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35.3.2 Complex Regexp Example

Here is a complicated regexp which was formerly used by Emacs to recognize the end of a sentence together with any whitespace that follows. (Nowadays Emacs uses a similar but more complex default regexp constructed by the function sentence-end. See Standard Regular Expressions Used in Editing.)

Below, we show first the regexp as a string in Lisp syntax (to distinguish spaces from tab characters), and then the result of evaluating it. The string constant begins and ends with a double-quote. ‘\"’ stands for a double-quote as part of the string, ‘\\’ for a backslash as part of the string, ‘\t’ for a tab and ‘\n’ for a newline.

"[.?!][]\"')}]*\\($\\| $\\|\t\\|  \\)[ \t\n]*"
     ⇒ "[.?!][]\"')}]*\\($\\| $\\|  \\|  \\)[

In the output, tab and newline appear as themselves.

This regular expression contains four parts in succession and can be deciphered as follows:


The first part of the pattern is a character alternative that matches any one of three characters: period, question mark, and exclamation mark. The match must begin with one of these three characters. (This is one point where the new default regexp used by Emacs differs from the old. The new value also allows some non-ASCII characters that end a sentence without any following whitespace.)


The second part of the pattern matches any closing braces and quotation marks, zero or more of them, that may follow the period, question mark or exclamation mark. The \" is Lisp syntax for a double-quote in a string. The ‘*’ at the end indicates that the immediately preceding regular expression (a character alternative, in this case) may be repeated zero or more times.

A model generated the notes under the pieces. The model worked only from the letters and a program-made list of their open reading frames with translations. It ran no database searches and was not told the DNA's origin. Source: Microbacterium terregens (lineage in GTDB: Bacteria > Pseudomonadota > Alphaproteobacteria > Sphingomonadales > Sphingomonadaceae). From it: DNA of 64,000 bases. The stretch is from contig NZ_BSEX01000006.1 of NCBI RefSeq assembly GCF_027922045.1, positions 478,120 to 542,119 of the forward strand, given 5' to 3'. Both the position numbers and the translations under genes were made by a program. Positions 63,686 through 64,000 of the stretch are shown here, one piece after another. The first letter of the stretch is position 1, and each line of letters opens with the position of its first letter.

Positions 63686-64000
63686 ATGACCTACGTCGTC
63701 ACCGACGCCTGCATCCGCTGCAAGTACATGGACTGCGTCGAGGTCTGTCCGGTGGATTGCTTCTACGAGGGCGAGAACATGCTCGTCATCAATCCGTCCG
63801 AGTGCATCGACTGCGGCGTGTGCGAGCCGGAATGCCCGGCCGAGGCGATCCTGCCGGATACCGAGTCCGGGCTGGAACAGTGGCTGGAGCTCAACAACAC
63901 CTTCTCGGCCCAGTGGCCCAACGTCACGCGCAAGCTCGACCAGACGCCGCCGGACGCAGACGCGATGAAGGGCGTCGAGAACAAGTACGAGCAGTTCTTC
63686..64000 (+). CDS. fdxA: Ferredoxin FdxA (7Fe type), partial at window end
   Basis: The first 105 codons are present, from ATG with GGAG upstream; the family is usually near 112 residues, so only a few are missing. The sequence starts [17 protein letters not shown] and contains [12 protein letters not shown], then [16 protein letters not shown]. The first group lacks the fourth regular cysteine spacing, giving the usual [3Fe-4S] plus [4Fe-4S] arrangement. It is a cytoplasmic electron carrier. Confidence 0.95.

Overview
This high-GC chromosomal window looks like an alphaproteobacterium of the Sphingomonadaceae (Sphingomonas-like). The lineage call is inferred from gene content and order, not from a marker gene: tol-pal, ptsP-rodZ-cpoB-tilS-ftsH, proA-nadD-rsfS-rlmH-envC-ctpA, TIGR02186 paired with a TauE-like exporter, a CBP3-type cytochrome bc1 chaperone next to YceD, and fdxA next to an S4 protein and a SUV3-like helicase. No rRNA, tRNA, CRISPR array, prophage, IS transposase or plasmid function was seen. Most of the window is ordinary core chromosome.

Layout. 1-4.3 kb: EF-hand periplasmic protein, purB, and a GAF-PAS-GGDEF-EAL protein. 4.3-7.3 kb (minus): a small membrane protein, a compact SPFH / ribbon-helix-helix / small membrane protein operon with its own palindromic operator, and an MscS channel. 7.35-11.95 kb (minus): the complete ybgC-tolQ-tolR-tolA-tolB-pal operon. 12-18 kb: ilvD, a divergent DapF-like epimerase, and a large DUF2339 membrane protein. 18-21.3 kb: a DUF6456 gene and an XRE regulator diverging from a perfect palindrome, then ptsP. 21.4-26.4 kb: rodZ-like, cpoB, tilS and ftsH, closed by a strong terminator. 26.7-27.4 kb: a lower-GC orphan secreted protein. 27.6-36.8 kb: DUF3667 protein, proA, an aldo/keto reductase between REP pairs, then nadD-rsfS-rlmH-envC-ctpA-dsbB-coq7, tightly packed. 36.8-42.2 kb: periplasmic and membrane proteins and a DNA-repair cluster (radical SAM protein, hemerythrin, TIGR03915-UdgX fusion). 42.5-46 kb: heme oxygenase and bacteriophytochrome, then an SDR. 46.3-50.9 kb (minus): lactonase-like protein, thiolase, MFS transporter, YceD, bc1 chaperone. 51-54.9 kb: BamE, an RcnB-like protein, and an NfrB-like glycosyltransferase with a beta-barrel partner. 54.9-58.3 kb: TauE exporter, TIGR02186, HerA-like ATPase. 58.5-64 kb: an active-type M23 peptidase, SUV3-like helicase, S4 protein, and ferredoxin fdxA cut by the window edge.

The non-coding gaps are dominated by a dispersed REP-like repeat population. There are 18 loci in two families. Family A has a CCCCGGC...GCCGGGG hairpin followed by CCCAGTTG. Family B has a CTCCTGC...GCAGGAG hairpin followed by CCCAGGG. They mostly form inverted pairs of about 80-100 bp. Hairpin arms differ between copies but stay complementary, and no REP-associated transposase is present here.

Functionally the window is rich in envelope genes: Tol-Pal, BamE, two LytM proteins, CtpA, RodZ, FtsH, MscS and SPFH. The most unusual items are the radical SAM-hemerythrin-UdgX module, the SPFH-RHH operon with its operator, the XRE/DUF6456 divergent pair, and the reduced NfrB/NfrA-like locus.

\\($\\| $\\|\t\\|  \\)

The third part of the pattern matches the whitespace that follows the end of a sentence: the end of a line (optionally with a space), or a tab, or two spaces. The double backslashes mark the parentheses and vertical bars as regular expression syntax; the parentheses delimit a group and the vertical bars separate alternatives. The dollar sign is used to match the end of a line.

[ \t\n]*

Finally, the last part of the pattern matches any additional whitespace beyond the minimum needed to end a sentence.

In the rx notation (see The rx Structured Regexp Notation), the regexp could be written

(rx (any ".?!")                    ; Punctuation ending sentence.
    (zero-or-more (any "\"')]}"))  ; Closing quotes or brackets.
    (or line-end
        (seq " " line-end)
        "  ")                      ; Two spaces.
    (zero-or-more (any "\t\n ")))  ; Optional extra whitespace.

Since rx regexps are just S-expressions, they can be formatted and commented as such.

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